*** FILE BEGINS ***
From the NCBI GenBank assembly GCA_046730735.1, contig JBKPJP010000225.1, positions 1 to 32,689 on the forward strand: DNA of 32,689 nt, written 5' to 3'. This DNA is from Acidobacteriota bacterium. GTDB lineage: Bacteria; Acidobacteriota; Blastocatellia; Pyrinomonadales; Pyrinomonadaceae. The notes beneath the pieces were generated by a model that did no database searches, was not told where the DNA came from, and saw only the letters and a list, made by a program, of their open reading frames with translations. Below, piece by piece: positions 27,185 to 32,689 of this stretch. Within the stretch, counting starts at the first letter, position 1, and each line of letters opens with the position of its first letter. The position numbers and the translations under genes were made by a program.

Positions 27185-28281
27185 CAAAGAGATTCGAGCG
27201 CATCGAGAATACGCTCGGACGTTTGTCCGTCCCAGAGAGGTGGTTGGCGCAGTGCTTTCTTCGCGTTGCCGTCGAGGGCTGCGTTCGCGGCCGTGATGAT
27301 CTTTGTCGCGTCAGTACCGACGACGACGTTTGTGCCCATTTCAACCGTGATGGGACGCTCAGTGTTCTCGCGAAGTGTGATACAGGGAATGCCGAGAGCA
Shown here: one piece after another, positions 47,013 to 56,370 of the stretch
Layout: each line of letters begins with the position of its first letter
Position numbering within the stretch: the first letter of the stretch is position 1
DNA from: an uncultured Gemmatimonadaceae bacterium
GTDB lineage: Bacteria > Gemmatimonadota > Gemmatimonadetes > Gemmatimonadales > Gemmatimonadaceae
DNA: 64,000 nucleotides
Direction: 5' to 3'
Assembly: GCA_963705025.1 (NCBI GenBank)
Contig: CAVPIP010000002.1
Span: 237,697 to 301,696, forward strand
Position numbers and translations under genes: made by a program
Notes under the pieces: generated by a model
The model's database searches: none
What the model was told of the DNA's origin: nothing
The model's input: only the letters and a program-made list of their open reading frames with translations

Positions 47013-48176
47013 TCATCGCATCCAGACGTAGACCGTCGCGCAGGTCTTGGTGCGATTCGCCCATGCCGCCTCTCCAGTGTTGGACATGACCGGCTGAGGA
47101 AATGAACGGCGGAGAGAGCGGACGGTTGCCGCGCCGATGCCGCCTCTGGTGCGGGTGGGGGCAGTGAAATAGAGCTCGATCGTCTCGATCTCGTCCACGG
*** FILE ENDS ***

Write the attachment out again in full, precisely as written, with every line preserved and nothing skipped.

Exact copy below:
From the NCBI GenBank assembly GCA_046730735.1, contig JBKPJP010000225.1, positions 1 to 32,689 on the forward strand: DNA of 32,689 nt, written 5' to 3'. This DNA is from Acidobacteriota bacterium. GTDB lineage: Bacteria; Acidobacteriota; Blastocatellia; Pyrinomonadales; Pyrinomonadaceae. The notes beneath the pieces were generated by a model that did no database searches, was not told where the DNA came from, and saw only the letters and a list, made by a program, of their open reading frames with translations. Below, piece by piece: positions 27,185 to 32,689 of this stretch. Within the stretch, counting starts at the first letter, position 1, and each line of letters opens with the position of its first letter. The position numbers and the translations under genes were made by a program.

Positions 27185-28281
27185 CAAAGAGATTCGAGCG
27201 CATCGAGAATACGCTCGGACGTTTGTCCGTCCCAGAGAGGTGGTTGGCGCAGTGCTTTCTTCGCGTTGCCGTCGAGGGCTGCGTTCGCGGCCGTGATGAT
27301 CTTTGTCGCGTCAGTACCGACGACGACGTTTGTGCCCATTTCAACCGTGATGGGACGCTCAGTGTTCTCGCGAAGTGTGATACAGGGAATGCCGAGAGCA
Shown here: one piece after another, positions 47,013 to 56,370 of the stretch
Layout: each line of letters begins with the position of its first letter
Position numbering within the stretch: the first letter of the stretch is position 1
DNA from: an uncultured Gemmatimonadaceae bacterium
GTDB lineage: Bacteria > Gemmatimonadota > Gemmatimonadetes > Gemmatimonadales > Gemmatimonadaceae
DNA: 64,000 nucleotides
Direction: 5' to 3'
Assembly: GCA_963705025.1 (NCBI GenBank)
Contig: CAVPIP010000002.1
Span: 237,697 to 301,696, forward strand
Position numbers and translations under genes: made by a program
Notes under the pieces: generated by a model
The model's database searches: none
What the model was told of the DNA's origin: nothing
The model's input: only the letters and a program-made list of their open reading frames with translations

Positions 47013-48176
47013 TCATCGCATCCAGACGTAGACCGTCGCGCAGGTCTTGGTGCGATTCGCCCATGCCGCCTCTCCAGTGTTGGACATGACCGGCTGAGGA
47101 AATGAACGGCGGAGAGAGCGGACGGTTGCCGCGCCGATGCCGCCTCTGGTGCGGGTGGGGGCAGTGAAATAGAGCTCGATCGTCTCGATCTCGTCCACGG